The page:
Blind and Deaf
Keller was the first deafblind person to earn a Bachelor of Arts degree. She became not only a famous author but also an outspoken political activist and lecturer and specifically an advocate for the rights of disabled people.

Her birthday (27 June) is commemorated in the US as Helen Keller Day.

John-miltonJohn Milton
Milton was a poet as well as a political commentator and is chiefly remembered for his epic poem ‘Paradise Lost’. England was in political turmoil at the time and Milton had spoken out against King Charles I.

Having had sight problems for much of his life, he went blind quite suddenly during the composition of Paradise Lost, leaving some to suggest that it was a Divine punishment for speaking against the King.

Milton decided to dedicate himself to helping people gain a deeper perspective of God through reading Paradise Lost and set to work dictating it verse by verse to his wife.

Lord_Byron_coloured_drawingLord Byron
Talipes, Club foot, Bi-polar
Byron was a leading figure of the romantic poets. He was also a notorious playboy who seemed to have no comprehension of rules or boundaries, giving credence to the suspicion that he might have had bi-polar disorder. As well as this he was born with a deformed right foot that modern medical experts have suggested might have been the result of either infantile paralysis (poliomyelitis) or dysplasia, where the bones don’t form properly. In any case it didn’t stop him travelling to Greece (to fight against the Ottoman Empire) where he is still regarded as a hero.

Physicist_Stephen_Hawking_in_Zero_Gravity_NASAStephen Hawking
Physicist, Stephen Hawking is a renowned author and Director of Research at the Centre for Theoretical Cosmology within the University of Cambridge. His most influential research suggests that black holes emit radiation, (now) called Hawking radiation.

When Hawking was 21 he was diagnosed with ALS (amyotrophic lateral sclerosis) a motor neurone disease that has caused his muscles to deteriorate to the point where he needs full assistance

Ludwig_van_BeethovenLudwig van Beethoven
Beethoven remains one of the greatest and most influential composers in history. He is most revered for the nine symphonies he composed even though in the last 10 years of his life he was almost completely deaf. The ninth symphony, arguably his best and one of the most recognisable pieces of music in the world, was produced in this period.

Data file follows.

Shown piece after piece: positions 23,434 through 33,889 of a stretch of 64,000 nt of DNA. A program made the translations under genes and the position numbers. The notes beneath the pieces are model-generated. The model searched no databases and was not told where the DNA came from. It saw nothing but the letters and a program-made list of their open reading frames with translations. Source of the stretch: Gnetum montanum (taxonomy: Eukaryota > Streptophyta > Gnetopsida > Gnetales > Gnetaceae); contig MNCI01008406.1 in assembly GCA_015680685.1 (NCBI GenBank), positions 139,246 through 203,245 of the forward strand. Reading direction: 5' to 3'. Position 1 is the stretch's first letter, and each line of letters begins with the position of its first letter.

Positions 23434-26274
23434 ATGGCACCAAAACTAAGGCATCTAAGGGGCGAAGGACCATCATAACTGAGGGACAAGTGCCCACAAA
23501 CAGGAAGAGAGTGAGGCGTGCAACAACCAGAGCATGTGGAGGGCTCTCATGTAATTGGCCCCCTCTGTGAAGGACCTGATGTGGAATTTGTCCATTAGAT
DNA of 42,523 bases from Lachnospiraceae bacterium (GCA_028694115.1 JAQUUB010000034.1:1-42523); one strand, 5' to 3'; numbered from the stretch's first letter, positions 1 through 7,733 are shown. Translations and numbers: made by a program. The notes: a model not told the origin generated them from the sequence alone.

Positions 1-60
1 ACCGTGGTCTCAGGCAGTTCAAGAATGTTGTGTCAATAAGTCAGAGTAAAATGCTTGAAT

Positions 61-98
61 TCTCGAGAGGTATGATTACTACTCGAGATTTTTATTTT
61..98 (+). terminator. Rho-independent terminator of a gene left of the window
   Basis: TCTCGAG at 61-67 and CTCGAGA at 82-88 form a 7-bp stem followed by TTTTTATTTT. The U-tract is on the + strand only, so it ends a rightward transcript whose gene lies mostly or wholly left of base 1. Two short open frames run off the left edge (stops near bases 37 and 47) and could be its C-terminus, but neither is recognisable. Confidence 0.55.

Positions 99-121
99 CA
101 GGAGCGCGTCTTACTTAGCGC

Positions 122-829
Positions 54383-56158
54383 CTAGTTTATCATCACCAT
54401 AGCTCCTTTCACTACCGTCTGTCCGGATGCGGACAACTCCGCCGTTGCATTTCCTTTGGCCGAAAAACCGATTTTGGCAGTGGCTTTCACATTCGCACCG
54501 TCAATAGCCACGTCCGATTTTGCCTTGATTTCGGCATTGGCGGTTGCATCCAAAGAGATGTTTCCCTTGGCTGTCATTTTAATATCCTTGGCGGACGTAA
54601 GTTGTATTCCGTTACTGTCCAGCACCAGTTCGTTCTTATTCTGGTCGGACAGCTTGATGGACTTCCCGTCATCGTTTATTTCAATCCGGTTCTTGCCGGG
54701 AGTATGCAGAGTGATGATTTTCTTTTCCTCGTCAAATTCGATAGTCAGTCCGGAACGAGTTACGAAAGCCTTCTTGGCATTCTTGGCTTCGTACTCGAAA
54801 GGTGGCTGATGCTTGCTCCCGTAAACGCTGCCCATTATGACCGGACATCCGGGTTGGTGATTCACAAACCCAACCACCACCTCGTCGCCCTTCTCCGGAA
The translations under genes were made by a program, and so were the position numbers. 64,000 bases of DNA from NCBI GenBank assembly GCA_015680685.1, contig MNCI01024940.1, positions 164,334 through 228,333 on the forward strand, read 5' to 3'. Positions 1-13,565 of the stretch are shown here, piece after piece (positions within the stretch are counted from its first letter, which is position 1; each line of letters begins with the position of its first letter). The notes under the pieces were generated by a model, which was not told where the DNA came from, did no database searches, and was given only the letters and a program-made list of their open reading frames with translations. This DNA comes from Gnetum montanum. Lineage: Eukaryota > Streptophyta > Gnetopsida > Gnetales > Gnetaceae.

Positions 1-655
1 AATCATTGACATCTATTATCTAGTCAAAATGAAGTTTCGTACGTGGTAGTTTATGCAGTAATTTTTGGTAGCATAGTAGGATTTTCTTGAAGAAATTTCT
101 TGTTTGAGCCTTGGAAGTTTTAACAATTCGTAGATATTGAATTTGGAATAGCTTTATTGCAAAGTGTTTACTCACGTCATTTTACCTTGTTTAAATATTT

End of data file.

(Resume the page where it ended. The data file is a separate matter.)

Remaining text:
SarahBernhardt1880Sarah Berhardt
Although Berhardt made her name in the French theatre she was soon in demand across Europe and in America becoming a silent movie star as well. At the time she was referred to as the ‘most famous actress in the world’ and was better known by her nickname, ‘The Divine Sarah”.

In an unlikely accident, she injured her knee while performing on stage in La Tosca. Her leg never healed and gangrene set in necessitating amputation. She continued to act using a prosthetic leg – few people ever noticed.

Harold_Lloyd_in_the_Milky_WayHarold Lloyd
One of the silent film era’s most popular stars, Harold Lloyd was famed for his incredible stunts. His films very often included ‘thrill sequences’ such as the one in the movie, ‘Safety Last’, where Lloyd hangs precariously from the hands of a town clock.

It was highly ironic that Lloyd lost a part of his right hand whilst having publicity photos taken. He was handed a fake bomb that turned out to be rigged with a small theatrical explosive charge.

Lloyd continued to act and do stunts using a prosthetic glove device.

Rear-Admiral_Sir_Horatio_Nelson,_1758–1805Admiral Lord Horatio Nelson
Blind and amputee
Britain’s greatest naval warrior was injured several times during his career, famously losing an eye and his right arm. Despite his impairments he became a national hero in the Napoleonic Wars. His most notable achievement was victory at the Battle of Trafalgar in 1805 whereupon he was shot dead by a French sniper. He was afforded a State funeral.

douglasBader2_2346376bDouglas Bader
As a young pilot, Bader lost both his legs in a flying accident. At the outbreak of the Second World War he had to genuinely plead to be reinstated as an RAF pilot but Bader soon climbed the ranks becoming a Group Captain and winning the DSO and Bar and the DFC and Bar before being shot down over France. Despite having prosthetic legs, Bader escaped from PWO camps until he was moved to the notorious Colditz, where he was incarcerated until the end of the war.